Monday, June 26, 2006

Intonation Festival: Not Altogether Offensive

This past weekend was the Intonation Festival at Union Park and Richard my brother and I went to check it out. The lineup looked interesting and we figured it would be a good warmup for both Pitchfork (July) and Lollapalooza (August). We skipped Saturday because there weren’t any acts we wanted to see, and Sunday had Bloc Party (the only band I was really interested in) and Richard wanted to see Annie, a singer for Sweden. And besides, I haven’t been to an outdoor music fest in a long time and I wasn’t getting any younger (although as evidenced here, I was given a year of my life back last week so technically I was getting younger. But anyway.)

We had all the makings for a great day: Bob, Kariya, Richard and I were all in good moods, the weather was good (despite the fact that it rained all morning, but at least it wasn’t hot), and we were supposed to meet up with friends once there. As we were getting ready, Richard prepped us by playing a few Annie (the musician we were about to see, not the Broadway musical) songs, and it sounded a little strange. It was sorta Betty Boo meets Cathy Dennis meets Dido (and if that doesn’t sound complimentary, you’re hearing me correctly). Me: “So this is Annie, huh?”
Richard: “Yes.”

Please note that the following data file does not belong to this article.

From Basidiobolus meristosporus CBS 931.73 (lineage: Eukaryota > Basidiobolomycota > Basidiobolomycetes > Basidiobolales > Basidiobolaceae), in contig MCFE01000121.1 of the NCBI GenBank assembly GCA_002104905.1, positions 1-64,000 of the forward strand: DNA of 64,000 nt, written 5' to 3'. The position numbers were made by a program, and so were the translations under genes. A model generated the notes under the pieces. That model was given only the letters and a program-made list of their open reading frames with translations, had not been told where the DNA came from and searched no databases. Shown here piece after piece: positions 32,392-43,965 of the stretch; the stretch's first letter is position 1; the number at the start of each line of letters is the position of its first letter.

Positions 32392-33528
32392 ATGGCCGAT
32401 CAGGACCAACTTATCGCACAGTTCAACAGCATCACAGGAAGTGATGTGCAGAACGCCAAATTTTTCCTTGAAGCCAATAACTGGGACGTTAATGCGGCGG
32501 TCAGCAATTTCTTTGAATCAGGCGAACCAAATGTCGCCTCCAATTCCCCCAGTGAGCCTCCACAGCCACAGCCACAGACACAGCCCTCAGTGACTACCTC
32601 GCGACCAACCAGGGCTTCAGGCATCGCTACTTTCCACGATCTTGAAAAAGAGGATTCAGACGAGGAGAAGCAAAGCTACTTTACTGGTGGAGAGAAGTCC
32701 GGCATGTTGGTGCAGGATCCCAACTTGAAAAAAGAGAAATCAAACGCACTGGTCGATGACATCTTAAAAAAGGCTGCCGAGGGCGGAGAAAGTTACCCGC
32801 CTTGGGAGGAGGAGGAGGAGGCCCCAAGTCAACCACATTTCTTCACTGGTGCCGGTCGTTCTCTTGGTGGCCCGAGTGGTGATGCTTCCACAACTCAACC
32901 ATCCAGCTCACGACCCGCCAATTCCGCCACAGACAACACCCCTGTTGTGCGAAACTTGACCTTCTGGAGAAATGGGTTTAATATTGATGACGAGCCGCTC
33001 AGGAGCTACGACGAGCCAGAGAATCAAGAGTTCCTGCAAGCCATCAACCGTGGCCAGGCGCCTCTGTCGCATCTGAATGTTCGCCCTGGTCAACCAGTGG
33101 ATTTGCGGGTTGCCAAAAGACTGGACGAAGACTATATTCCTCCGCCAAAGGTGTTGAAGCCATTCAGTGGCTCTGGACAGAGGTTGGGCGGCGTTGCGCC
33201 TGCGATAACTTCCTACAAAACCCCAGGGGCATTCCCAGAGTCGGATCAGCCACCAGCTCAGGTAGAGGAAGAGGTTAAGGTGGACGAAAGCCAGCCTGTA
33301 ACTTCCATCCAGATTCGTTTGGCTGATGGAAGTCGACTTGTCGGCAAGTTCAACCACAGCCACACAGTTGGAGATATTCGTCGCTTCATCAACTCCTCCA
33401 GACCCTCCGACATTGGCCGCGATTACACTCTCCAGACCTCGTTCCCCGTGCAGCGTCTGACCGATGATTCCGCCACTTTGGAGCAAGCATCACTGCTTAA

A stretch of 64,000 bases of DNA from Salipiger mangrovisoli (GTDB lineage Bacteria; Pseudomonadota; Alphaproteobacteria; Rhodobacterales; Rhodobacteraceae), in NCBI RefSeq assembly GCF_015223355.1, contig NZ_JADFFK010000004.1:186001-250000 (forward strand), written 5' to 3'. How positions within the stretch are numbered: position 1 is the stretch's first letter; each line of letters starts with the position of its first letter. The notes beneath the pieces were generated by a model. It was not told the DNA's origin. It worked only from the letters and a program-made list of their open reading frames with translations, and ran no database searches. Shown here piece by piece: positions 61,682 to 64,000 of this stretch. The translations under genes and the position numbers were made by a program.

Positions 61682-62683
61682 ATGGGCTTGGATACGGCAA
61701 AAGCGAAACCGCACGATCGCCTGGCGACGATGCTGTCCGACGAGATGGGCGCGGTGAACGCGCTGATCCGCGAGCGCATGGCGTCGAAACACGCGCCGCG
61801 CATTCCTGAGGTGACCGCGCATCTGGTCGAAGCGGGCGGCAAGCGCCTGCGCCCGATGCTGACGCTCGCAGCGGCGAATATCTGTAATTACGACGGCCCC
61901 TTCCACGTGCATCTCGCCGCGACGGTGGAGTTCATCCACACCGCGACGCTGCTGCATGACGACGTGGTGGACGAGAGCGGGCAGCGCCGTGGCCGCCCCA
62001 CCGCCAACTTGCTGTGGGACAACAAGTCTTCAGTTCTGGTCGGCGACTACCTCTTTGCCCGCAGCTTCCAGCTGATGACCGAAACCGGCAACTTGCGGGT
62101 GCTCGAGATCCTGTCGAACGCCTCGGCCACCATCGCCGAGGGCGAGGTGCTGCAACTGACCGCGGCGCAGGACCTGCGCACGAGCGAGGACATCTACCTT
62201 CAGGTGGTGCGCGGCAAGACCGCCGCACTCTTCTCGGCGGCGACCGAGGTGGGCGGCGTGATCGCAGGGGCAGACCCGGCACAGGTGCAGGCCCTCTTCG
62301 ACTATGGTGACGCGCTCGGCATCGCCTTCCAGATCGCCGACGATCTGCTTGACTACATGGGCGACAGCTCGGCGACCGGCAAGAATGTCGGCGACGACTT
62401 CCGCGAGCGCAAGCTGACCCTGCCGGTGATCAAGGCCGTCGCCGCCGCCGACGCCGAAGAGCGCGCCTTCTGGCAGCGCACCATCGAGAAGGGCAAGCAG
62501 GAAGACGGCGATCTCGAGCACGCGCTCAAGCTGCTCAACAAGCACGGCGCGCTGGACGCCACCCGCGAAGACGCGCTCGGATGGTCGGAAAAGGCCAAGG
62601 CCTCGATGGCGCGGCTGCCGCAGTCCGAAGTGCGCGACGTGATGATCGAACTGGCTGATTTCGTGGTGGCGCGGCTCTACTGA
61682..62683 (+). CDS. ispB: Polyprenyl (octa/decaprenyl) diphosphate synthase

Me (trying to act nonchalant): “Do all her songs sound like this?”
Richard: “Pretty much, yes.”
Me (again, trying to sound nonchalant): “Oh.”
Suddenly I’m not so excited to go see Annie, but I figure what the heck, there are lots of other acts playing even if I don’t end up liking her.

We arrive at about 3, ready to go in. Kariya, upon looking at the lineup and hearing the band currently on stage almost instantly decides it isn’t worth the $20 admission price and decides to bail with his friend. Philistine. Bob calls his two friends who are supposed to meet us there and they tell him they’re running late but will be there in about an hour.

A few minutes later, the three of us are in the park and heading for the stage for Annie’s 3:45 performance. She opened with a song called, “Will You Marry Me?” which consisted of her reciting the question over and over and over again to the audience, while pointing at certain people saying “And you. And you. And you.” (Which in her thick Swedish accent sounded like she was signing “Et tu. Et tu. Et tu.”) And now I’m thinking: “Aren’t you supposed to open you show with a really kickass song to get the crowd going?” I feel a headache coming on. But to be fair, Annie was by no means awful, but overall not what I was expecting from an artist performing at Intonation. At various points during her 45 minute performance, I found myself wishing she actually was Betty Boo or Cathy Dennis, because at least then I might have a bit more fun.

Annie is done at about 4:30, which means there’s a good 4+ hours of acts before Bloc Party comes on, and I’m hoping the acts get better as the day goes on (which, by the way, should be the natural law of music fests: bands get better leading up to the headlining act). Bob, Richard and I find a nice spot on the lawn to people watch, drink a beer and listen to the music. To make a long story short, I’m not impressed with the acts that follow over the next several hours which consist of Dokken-style speed and/or goth metal, or gangsta rap. I’m suddenly wishing Annie was back on stage instead of The Sword and Blue Cheer.